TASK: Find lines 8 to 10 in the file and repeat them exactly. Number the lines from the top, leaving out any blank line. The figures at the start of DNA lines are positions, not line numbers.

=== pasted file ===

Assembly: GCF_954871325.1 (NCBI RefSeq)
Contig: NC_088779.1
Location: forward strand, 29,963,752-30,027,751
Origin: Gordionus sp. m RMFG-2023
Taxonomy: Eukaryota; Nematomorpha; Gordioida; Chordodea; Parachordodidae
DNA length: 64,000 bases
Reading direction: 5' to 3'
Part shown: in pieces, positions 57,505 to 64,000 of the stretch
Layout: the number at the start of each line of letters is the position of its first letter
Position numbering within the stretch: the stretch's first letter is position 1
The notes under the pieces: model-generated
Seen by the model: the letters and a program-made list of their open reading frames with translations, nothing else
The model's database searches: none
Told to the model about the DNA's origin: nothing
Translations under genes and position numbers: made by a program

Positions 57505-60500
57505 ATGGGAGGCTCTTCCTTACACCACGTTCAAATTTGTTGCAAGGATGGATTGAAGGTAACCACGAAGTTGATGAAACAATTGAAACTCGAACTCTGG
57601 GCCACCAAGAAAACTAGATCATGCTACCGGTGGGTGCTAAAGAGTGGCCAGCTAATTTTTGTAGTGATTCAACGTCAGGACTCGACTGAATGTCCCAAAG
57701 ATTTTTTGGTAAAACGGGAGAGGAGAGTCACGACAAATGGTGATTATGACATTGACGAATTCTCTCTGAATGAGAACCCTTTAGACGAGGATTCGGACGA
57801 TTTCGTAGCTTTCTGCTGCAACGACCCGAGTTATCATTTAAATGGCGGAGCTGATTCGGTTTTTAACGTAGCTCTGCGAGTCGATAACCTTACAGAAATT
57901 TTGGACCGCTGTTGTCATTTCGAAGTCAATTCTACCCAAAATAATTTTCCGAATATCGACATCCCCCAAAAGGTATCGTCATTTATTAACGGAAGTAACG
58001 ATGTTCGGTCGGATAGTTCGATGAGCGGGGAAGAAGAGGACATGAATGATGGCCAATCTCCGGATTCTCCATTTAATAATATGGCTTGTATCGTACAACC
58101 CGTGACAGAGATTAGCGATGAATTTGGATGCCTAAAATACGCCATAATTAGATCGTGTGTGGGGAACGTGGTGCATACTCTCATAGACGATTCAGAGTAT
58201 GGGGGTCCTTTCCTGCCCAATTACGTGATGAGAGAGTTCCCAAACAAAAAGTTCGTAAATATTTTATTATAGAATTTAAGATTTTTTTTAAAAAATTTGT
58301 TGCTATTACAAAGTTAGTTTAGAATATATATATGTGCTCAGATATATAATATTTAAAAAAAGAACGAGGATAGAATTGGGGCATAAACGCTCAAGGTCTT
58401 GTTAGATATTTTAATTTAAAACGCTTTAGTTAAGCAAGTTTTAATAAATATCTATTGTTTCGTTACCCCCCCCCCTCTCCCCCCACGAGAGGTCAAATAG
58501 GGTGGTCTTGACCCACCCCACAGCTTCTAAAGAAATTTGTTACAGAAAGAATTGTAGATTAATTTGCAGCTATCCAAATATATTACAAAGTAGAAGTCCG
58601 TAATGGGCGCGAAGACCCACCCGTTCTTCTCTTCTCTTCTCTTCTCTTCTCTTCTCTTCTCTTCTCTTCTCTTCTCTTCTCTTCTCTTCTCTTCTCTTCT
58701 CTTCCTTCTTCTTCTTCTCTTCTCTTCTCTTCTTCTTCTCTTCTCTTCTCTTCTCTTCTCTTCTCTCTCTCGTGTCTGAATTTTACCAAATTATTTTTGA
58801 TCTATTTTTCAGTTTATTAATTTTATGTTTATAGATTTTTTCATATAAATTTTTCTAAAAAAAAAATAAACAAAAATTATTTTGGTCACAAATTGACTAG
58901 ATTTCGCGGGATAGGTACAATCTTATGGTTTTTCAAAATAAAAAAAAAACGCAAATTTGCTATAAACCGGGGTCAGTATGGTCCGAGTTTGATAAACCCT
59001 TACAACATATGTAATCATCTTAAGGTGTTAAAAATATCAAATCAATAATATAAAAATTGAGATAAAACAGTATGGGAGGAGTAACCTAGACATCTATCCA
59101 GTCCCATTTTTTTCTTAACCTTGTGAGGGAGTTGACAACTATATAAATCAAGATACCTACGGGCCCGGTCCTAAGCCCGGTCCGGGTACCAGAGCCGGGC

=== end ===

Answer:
Part shown: in pieces, positions 57,505 to 64,000 of the stretch
Layout: the number at the start of each line of letters is the position of its first letter
Position numbering within the stretch: the stretch's first letter is position 1